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    ABSTRACT: Obstructive sleep apnea (OSA) is characterized by repeated occlusion of the oropharyngeal airway during sleep and can have a significant impact on quality of life. In this article, I review the current knowledge of the physiological and pathological functions of the tongue and the genioglossus muscle, one of the upper airway dilatory muscles, in subjects with OSA when they are awake and asleep. Research findings clearly reveal that the genioglossus muscle has important functions in maintenance of upper airway patency and in the pathophysiology of obstructive sleep apnea. Despite extensive study of the functional properties of the genioglossus muscle and its motor units, the availability of OSA prevention and treatment measures remains limited. This review indicates there is a need for further study on more effective prevention and treatment strategies.
    Japanese Dental Science Review 08/2012; 48(2):71–80. DOI:10.1016/j.jdsr.2011.12.003
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    ABSTRACT: Study objectives: CPAP is used as the first-line treatment for patients with severe OSA, but this machine is not always feasible to use on the long term. We performed a clinical trial to determine whether patients with OSA could use a mandibular advancement splint (MAS) as a short-term treatment alternative to CPAP. Methods: Twenty-two patients adherent with CPAP therapy were recruited to the study. Each patient used the MAS for approximately 4 months. The transition between CPAP to MAS was gradual, and patients were asked to start using MAS together with CPAP during the MAS titration until subjective improvement or maximum mandibular advancement was achieved. Sleepiness (ESS), quality of life (SAQLI), and polysomnography were recorded prior to and after MAS titration. Patients recorded CPAP or MAS usage for the following 3 months. Results: Seven women and 12 men with a mean age of 53.8 (± 12.1) years and mean body mass index of 28.1 (± 4.8) kg/m² completed the clinical trial. Prior to MAS, CPAP adherence was 5.8 h/night. AHI decreased significantly with MAS use compared to baseline (30.7 ± 23.1 vs 13.2 ± 11; p < 0.01). Fourteen patients (74%) had > 50% decrease in their AHI, while 2 patients had an increase in their AHI. There were no significant differences in SAQLI between MAS and CPAP treatment, while ESS decreased significantly on MAS. MAS self-reported usage was correlated with treatment efficacy (r = 0.52; p < 0.05). Seventy-five percent of the patients reported being sufficiently satisfied with MAS to continue to use it as an alternative short-term therapy. Conclusions: MAS partially or completely reduced sleep disordered breathing in the majority of selected, successfully CPAP-treated severe OSA patients. Many patients can probably effectively use MAS as a short-term treatment alternative to CPAP.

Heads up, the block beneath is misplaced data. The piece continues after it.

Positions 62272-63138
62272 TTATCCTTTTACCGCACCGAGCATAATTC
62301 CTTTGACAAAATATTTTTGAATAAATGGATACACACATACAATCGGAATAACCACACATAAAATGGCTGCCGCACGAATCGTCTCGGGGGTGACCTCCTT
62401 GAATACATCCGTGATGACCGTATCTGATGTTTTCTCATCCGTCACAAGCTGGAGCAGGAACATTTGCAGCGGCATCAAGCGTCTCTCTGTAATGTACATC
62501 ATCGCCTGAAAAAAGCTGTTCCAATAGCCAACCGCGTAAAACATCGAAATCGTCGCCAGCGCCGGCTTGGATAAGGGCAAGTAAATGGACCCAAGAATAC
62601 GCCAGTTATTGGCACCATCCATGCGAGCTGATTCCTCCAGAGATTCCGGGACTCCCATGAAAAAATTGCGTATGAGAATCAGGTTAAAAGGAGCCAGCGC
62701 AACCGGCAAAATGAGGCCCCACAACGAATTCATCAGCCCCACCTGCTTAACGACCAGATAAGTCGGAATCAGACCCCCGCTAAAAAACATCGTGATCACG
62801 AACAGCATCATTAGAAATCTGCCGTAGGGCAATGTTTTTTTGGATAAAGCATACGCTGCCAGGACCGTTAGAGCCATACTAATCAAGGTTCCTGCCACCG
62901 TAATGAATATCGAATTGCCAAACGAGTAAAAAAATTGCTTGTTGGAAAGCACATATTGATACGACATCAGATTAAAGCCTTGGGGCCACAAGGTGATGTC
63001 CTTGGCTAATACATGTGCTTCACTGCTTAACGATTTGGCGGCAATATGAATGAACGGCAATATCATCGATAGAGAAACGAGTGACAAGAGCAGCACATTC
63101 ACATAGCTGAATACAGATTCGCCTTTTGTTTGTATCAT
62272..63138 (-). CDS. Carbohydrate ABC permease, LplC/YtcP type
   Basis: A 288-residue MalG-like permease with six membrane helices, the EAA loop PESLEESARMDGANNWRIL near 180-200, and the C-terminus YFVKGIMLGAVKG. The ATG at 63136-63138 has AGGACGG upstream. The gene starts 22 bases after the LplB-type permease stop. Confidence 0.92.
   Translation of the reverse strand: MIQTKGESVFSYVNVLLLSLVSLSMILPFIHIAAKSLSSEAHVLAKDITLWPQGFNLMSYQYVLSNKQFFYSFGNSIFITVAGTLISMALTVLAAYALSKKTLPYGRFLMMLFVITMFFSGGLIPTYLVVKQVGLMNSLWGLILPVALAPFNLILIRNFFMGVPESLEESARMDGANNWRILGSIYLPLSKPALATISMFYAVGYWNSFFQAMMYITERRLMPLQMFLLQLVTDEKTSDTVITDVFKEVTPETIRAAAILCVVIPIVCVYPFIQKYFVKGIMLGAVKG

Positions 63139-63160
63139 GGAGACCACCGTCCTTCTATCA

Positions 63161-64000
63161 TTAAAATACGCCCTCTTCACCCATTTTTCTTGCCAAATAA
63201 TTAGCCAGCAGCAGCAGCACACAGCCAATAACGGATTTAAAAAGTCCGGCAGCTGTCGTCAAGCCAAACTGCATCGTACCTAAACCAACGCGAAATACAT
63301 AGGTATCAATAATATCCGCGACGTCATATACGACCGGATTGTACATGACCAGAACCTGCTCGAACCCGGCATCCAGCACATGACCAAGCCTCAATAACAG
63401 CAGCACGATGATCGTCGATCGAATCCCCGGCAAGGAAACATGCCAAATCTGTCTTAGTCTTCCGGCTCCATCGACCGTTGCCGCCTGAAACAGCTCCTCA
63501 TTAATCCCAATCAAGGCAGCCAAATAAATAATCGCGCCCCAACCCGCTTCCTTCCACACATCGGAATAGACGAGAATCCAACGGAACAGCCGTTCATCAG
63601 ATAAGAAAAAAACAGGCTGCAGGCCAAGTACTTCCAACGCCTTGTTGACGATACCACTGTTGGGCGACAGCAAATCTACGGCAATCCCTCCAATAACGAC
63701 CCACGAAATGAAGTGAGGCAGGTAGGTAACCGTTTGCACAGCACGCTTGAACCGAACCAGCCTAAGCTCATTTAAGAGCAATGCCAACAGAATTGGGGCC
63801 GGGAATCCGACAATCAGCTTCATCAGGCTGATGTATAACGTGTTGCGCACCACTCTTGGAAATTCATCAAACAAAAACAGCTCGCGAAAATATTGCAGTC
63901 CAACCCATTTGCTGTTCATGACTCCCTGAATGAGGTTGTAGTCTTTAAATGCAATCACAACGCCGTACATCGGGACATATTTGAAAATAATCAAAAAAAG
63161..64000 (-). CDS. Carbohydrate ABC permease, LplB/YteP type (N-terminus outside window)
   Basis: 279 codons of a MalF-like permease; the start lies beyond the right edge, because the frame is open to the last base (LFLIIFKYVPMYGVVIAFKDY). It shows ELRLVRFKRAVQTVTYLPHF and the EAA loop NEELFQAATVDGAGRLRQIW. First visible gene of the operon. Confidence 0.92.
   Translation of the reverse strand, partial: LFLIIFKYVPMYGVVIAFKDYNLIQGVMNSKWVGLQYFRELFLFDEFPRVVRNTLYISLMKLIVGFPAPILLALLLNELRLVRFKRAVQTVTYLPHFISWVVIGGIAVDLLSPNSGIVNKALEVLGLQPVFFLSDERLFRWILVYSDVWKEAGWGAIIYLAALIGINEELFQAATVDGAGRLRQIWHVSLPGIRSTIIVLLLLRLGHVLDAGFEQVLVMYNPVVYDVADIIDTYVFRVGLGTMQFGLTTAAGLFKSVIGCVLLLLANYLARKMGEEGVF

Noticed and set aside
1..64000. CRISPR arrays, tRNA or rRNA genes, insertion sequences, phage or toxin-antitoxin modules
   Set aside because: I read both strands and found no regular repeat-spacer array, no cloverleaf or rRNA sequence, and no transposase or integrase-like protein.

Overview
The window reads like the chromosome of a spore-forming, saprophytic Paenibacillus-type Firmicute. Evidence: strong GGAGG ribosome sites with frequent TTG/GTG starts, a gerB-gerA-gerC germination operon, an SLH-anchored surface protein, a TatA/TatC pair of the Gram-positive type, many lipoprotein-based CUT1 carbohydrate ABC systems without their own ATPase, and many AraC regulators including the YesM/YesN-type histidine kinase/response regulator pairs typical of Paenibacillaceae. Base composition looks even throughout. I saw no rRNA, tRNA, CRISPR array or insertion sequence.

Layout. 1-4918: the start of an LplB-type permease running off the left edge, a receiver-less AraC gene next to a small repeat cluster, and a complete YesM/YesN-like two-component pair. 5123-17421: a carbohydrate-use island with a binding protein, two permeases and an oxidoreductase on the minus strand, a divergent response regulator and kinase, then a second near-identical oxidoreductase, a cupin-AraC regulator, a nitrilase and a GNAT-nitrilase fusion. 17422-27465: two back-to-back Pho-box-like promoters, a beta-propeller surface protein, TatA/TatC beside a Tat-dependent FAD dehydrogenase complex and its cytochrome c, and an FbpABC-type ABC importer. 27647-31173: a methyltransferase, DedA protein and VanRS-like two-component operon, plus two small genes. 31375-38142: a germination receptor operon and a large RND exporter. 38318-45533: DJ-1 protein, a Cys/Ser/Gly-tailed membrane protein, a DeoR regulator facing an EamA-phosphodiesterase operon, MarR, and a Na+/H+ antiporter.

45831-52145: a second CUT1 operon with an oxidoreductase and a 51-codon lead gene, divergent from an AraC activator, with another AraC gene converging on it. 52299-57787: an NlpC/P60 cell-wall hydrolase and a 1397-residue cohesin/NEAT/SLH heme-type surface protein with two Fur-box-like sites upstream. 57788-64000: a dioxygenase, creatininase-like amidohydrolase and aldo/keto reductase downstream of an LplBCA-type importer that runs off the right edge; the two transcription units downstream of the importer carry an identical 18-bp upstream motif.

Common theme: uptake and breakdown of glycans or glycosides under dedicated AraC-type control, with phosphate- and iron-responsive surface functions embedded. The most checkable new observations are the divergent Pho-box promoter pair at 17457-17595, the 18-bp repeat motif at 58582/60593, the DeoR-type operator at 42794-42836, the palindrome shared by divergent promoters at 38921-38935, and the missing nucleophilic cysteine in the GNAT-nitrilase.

Journal of clinical sleep medicine: JCSM: official publication of the American Academy of Sleep Medicine 04/2013; 9(4):319-24. DOI:10.5664/jcsm.2576 · 3.05 Impact Factor